Michelle Ann Kratts

Archive for the ‘Off to War’ Category

An American Soldier; the story of Private Jonathan Bowen

In LaSalle, Off to War on July 23, 2013 at 9:42 pm
Margaret, Jon and Brendan

Margaret, Jon and Brendan.  Jon is wearing his Purple Heart.

According to the United States Department of Veterans Affairs, 16,112,566 individuals were members of the United States armed forces during World War II. In November 2012, it was estimated that approximately 1,462,809 American veterans from this war were still living. Most are in their 80’s and 90’s. This past week my son, Brendan, and I had the privilege of meeting with a veteran from World War II, Jonathan Bowen, and his wife, Margaret. Brendan has a great deal of interest in World War II and often surprises us with his knowledge of historical events of this period. He plans on joining the military one day himself. He was especially delighted to meet with Mr. Bowen and to hear what it was really like to be a private during World War II.

Jonathan Bowen 2

The back of this photograph reads simply:  Love Jonnie Bowen (1945, Germany)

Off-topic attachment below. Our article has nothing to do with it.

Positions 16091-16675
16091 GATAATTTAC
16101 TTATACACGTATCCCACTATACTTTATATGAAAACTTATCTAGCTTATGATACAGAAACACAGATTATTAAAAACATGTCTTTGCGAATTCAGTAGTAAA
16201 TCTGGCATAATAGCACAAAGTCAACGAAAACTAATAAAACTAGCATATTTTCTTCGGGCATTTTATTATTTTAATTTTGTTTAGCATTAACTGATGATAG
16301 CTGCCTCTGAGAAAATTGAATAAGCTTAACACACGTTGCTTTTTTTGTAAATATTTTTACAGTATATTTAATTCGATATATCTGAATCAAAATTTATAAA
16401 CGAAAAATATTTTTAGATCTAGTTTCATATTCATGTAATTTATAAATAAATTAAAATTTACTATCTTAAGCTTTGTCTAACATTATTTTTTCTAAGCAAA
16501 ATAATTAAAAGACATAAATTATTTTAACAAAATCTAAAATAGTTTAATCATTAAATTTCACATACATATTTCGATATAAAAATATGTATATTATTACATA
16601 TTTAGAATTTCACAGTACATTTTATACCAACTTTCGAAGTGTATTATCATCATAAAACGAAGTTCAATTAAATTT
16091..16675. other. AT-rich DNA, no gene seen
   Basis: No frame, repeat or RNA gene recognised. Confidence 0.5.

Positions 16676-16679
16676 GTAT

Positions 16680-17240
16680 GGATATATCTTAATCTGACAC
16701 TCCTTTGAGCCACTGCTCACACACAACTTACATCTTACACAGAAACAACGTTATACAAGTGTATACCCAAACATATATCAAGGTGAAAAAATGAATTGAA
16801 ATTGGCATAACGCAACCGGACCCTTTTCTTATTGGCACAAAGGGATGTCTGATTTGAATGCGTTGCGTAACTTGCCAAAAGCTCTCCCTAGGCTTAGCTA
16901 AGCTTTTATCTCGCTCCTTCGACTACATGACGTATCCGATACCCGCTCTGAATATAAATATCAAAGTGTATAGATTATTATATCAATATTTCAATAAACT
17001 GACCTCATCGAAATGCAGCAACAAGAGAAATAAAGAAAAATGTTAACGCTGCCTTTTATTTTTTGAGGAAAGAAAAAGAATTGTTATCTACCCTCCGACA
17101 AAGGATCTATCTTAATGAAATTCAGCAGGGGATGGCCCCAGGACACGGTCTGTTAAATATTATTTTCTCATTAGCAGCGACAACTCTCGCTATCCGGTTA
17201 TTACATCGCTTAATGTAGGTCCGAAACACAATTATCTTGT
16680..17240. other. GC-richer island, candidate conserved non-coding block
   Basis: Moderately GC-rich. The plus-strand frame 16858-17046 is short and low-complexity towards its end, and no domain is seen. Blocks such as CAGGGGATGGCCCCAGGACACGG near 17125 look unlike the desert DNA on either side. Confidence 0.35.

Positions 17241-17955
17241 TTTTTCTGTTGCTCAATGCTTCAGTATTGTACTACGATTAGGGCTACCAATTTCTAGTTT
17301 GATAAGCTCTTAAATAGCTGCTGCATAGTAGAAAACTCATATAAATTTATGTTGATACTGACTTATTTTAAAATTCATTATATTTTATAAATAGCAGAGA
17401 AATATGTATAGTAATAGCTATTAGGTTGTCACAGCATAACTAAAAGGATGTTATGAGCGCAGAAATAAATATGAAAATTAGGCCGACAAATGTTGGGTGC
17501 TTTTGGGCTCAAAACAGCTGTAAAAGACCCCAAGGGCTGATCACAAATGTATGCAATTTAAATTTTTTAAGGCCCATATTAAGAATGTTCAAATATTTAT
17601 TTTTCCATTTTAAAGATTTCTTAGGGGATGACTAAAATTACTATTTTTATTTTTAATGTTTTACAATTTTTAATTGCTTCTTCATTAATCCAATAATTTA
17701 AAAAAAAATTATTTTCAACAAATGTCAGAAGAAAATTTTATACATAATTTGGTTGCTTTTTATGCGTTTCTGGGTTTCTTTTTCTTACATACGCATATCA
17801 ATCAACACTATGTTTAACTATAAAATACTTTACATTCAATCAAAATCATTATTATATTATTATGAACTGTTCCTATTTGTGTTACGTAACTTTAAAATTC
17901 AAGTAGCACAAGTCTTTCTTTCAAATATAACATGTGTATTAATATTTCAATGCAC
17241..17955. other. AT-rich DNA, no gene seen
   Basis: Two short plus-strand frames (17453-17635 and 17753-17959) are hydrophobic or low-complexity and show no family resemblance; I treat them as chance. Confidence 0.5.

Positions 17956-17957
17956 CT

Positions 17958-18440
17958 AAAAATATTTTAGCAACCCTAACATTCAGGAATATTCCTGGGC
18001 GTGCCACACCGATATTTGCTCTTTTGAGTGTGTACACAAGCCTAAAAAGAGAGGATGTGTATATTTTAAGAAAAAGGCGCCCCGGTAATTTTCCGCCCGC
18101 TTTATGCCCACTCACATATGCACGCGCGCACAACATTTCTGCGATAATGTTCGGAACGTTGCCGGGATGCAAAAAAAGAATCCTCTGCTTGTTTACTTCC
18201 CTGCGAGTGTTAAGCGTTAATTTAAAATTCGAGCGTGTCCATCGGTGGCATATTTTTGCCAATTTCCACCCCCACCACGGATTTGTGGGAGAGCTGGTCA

Mr. Bowen, like my son, lived in the village of LaSalle, and attended local schools. In 1942, while a student at Niagara University, he received a notice to sign for a draft card for military service. This was just the beginning. For this notice would change his life. By April of 1943, he was officially inducted into the Army but was granted a continuation in order to allow him to finish his sophomore year of college. In June, he reported to Fort Niagara and trained for several weeks. Uniforms were issued at Fort Niagara. From there he was sent on a New York Central train to Camp Fannin, Texas, for 12 weeks of basic training. It was the middle of the night when he first arrived. The men slept on cots–some double decker. They were given their guns at Camp Fannin. They learned how to shoot and how to clean them. They marched. They crawled around on the ground while live rounds and grenades passed over their heads. They trained this way both in the day time and at night. They always carried their rifles. Training was rough for this boy from Niagara Falls. And hot. He especially recalls the stifling Texas heat and being thirsty all of the time.